The im­por­tance of con­text

Philippine Daily Inquirer - - LIFESTYLE - By Fr. Tito Caluag @In­q_Lifestyle –CON­TRIB­UTED

Dec. 9, Se­cond Sun­day of Ad­vent

Baruch 5: 1-9; Psalm 126, R. “The Lord has done great things for us; we are filled with joy”; Philip­pi­ans 1: 4-6, 8-11; Luke 3: 1-6

Our Gospel for this Se­cond Sun­day of Ad­vent opens with the set­ting of his­tor­i­cal mark­ers, to es­tab­lish the con­text of the min­istry of John the Bap­tist, who in turn was to es­tab­lish the com­ing of the Mes­siah.

To­day let us re­flect on the im­por­tance of con­text—the time, the place, the sit­u­a­tion, the back­ground or his­tory, etc.—in our life, which is al­ways a key el­e­ment in our en­counter with God.

Ig­natius of Loy­ola gave wise coun­sel to the early Je­suits with re­gard to their min­istry. He ad­vised them that if one wishes to in­flu­ence or form oth­ers, one must en­ter the other per­son’s door and take him out from that door.

The con­text of the ad­vice is the Je­suits’ min­istries in spir­i­tual di­rec­tion, preach­ing, etc. Again, it’s show­ing the im­por­tance of con­text; oth­er­wise, the same ad­vice can be used for both al­tru­is­tic and self-serv­ing ends.


The great­est ex­am­ple of this is Christ him­self who, in the mys­tery of the in­car­na­tion, emp­ties him­self of his di­vin­ity and en­ters our hu­man sit­u­a­tion. Through his be­ing God-with-us, Em­manuel, he is able to show us the path to di­vin­ity.

As the words of the ab­so­lu­tion in the Sacra­ment of Con­fes­sion put it, “God the Fa­ther of mer­cies has rec­on­ciled us unto him­self through the life, min­istry, pas­sion, death and Res­ur­rec­tion of Our Lord Je­sus Christ...” Christ is the way, he who en­tered our hu­man con­di­tion, and world has given us the path.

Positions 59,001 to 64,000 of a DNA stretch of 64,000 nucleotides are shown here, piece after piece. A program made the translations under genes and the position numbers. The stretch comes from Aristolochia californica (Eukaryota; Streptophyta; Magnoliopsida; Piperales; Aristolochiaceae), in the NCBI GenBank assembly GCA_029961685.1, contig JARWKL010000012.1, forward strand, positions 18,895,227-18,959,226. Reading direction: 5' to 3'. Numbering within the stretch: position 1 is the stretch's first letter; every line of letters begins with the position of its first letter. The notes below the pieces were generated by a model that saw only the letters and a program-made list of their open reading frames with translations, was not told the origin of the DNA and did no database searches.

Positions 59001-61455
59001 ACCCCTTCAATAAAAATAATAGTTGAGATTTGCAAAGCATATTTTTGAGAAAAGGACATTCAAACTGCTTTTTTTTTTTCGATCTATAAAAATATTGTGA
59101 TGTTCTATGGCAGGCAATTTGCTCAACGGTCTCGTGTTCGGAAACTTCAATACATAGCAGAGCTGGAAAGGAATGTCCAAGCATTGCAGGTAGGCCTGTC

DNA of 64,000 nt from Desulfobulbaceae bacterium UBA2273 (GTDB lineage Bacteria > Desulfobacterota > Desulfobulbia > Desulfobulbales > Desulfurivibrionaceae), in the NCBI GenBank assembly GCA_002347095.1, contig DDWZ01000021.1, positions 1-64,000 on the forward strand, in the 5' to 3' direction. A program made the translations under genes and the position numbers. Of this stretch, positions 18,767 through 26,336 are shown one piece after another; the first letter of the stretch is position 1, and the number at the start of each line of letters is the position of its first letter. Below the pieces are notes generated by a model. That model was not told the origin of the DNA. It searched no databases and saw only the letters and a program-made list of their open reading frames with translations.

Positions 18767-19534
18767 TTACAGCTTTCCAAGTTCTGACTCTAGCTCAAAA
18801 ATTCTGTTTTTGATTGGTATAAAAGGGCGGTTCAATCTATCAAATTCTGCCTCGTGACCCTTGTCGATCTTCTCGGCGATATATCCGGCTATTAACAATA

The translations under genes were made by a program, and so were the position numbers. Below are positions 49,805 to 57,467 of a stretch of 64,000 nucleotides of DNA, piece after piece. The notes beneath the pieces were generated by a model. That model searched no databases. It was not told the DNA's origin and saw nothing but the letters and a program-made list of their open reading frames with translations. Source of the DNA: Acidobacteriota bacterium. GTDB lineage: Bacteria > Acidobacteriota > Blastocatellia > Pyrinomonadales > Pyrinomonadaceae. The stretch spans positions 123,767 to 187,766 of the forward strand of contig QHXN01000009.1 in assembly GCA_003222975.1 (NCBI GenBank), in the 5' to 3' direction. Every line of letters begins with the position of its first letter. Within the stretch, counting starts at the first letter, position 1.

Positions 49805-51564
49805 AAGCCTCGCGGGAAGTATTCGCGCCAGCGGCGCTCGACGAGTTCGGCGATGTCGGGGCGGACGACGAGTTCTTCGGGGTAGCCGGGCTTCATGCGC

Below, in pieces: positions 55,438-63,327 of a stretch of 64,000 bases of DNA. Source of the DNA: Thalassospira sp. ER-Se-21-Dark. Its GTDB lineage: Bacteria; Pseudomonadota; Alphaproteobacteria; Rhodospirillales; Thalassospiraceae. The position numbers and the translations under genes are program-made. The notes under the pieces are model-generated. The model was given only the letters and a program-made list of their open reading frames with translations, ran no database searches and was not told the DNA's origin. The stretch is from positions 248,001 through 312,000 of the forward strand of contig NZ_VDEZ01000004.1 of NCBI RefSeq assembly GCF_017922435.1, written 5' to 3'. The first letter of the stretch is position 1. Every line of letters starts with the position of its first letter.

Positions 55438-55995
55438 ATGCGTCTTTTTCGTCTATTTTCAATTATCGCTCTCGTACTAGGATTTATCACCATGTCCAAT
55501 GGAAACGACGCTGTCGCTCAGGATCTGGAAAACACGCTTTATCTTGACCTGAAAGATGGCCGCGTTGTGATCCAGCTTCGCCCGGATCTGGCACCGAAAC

In the call of his dis­ci­ples, Christ does the same thing. He en­ters the con­text of the per­son. He gets into Pe­ter’s boat, con­vinces him with a large catch of fish, and com­mis­sions him in an im­age close to Pe­ter: “From nowI will make you a fisher of men.”

En­ter­ing the con­text of oth­ers is ba­sic to ser­vice. And like Christ, it is not a deus ex machina ser­vice, but an emp­ty­ing of the self to al­low us to see our shared hu­man­ity with oth­ers, and the free­dom to choose our path.

It is with this recog­ni­tion of our shared hu­man­ity that we are able to es­tab­lish a gen­uine com­mu­nity of sol­i­dar­ity; a com­mu­nity that we can call sa­cred space where we are free to be au­then­tic be­cause we have the free­dom to choose to be so, “to thine own self be true,” and to choose to be more, our call to be mag­nan­i­mous in love and ser­vice.


A ques­tion I am of­ten asked is, how does one know God’s mis­sion, what God wants you to do? God works in pat­terns, not in ran­dom, ar­bi­trary acts. Our story, our nar­ra­tive, our con­text is the best way to see and to un­der­stand what God wants us to do.

Re­mem­ber­ing is re­con­nect­ing us to our story and re­stores us to a sense of whole­ness. Tak­ing own­er­ship is ex­er­cis­ing our free­dom to be col­lab­o­ra­tors of God’s plan and what he wants us to do to make our world bet­ter and our lives mean­ing­ful.

John the Bap­tist’s call in to­day’s Gospel is a beau­ti­ful call to free­dom, a free­dom to choose to col­lab­o­rate, be­gin­ning with a per­sonal choice to re­pent, and mov­ing on to the choice to be in the ser­vice of God’s King­dom, the New Cre­ation in Christ.

“Pre­pare the way of the Lord, make straight his paths. Ev­ery val­ley shall be filled and ev­ery moun­tain and hill shall be made low. The wind­ing roads shall be made straight, and the rough ways made smooth, and all flesh shall see the sal­va­tion of God.”

This is the call to col­lab­o­rate with God’s plan. It gives us the free­dom to choose to make the most out of our life and our world.

This makes Christ’s com­ing as God with us, which we cel­e­brate ev­ery Christ­mas, one that changed the course of the whole of cre­ation.

This is our Chris­tian Hope that in­spires our life to make this world bet­ter, a com­mu­nity of shared hu­man­ity, which makes up our con­text, and to which Christ will come again.

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